The Trevor Project’s 2023 U.S. National Survey on the Mental Health of LGBTQ Young People found that 41% of LGBTQ+ young people seriously considered attempting suicide in the past year, including roughly half of transgender and nonbinary youth.  



What is one thing you wish the community knew about youth who access YESS?

YESS youth are funny, caring, and fully fledged human beings. They’re more than their trauma story. 

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Community Spotlight: NiGiNaN Housing Ventures

NiGiNaN Housing Ventures is an Indigenous-led registered non-profit charity formed to address particular housing needs of people living in Edmonton. They are dedicated to providing supportive affordable housing opportunities for individuals and families who have not been successfully served by any other organization in Edmonton.

NiGiNaN’s first development, Ambrose Place, is one of the most successful programs and housing complexes for Edmonton’s formerly hardest-to-house individuals.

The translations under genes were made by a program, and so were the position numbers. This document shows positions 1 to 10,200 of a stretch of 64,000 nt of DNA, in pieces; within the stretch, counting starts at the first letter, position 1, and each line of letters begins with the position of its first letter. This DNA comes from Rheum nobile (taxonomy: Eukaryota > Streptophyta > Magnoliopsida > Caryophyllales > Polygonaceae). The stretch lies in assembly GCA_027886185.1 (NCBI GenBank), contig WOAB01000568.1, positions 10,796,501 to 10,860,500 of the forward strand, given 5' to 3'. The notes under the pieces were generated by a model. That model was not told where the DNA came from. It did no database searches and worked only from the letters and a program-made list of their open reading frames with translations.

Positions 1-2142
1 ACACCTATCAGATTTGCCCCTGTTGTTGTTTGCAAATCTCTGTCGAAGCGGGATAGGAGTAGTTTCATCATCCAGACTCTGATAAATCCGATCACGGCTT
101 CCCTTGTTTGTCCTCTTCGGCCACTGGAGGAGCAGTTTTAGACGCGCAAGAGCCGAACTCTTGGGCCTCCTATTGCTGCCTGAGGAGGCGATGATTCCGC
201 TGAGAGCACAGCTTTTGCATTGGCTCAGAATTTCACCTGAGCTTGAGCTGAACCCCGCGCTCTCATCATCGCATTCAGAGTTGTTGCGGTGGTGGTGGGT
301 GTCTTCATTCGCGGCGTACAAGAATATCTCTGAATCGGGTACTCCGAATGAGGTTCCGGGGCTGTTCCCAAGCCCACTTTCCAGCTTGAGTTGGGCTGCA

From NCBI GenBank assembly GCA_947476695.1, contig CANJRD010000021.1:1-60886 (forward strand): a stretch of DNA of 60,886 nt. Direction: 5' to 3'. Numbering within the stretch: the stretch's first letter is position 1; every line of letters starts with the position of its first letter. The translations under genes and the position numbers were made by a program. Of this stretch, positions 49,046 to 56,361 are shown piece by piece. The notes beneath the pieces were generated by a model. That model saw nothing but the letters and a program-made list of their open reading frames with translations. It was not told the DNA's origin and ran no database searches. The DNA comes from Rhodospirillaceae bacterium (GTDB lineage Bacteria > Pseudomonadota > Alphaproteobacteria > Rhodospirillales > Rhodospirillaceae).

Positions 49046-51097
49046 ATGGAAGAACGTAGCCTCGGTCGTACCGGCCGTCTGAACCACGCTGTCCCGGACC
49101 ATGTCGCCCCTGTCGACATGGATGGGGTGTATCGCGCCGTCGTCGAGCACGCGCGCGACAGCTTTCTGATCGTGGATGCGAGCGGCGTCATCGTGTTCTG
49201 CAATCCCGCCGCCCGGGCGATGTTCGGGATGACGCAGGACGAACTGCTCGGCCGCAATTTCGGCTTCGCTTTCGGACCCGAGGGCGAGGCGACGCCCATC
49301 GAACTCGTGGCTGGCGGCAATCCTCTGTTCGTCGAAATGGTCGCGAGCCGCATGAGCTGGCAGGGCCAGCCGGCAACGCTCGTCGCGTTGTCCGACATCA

We talked to Arsan Buffin, Site Manager for NiGiNaN developments Ambrose Place, McArthur Place, and Omamoo Wango Gamik, about NiGiNaN’s mission and their impact on the community.


Tell us about NiGiNaN Housing Ventures and your role there.

NiGiNaN Housing Ventures is an Indigenous-led not-for-profit organization whose core focus is housing the hardest to house. We provide a home that comes with caring staff, food security, and of course a community for anyone to feel welcome into. NiGiNaN operates 4 different sites that house close to 300 individuals that range from people accessing our Indigenous-led emergency shelter space, to one our permanent supportive housing sites, to our independent living site which has a focus on family reunification and establishing sober living. Between these sites comes the NiGiNaN approach of being relational and really decolonizing what the landlord-tenancy act is.

I am a Site Manager for Ambrose Place, McArthur Place, and Omamoo Wango Gamik. I am a support to staff at the sites should they need assistance with navigating the needs of the many tenants, along with always maintaining relationships with the residents so that the residents know they can come to me should they have concerns. Ultimately my goal is to keep people housed, and to work with the staff at the sites to ensure our relationship is ongoing.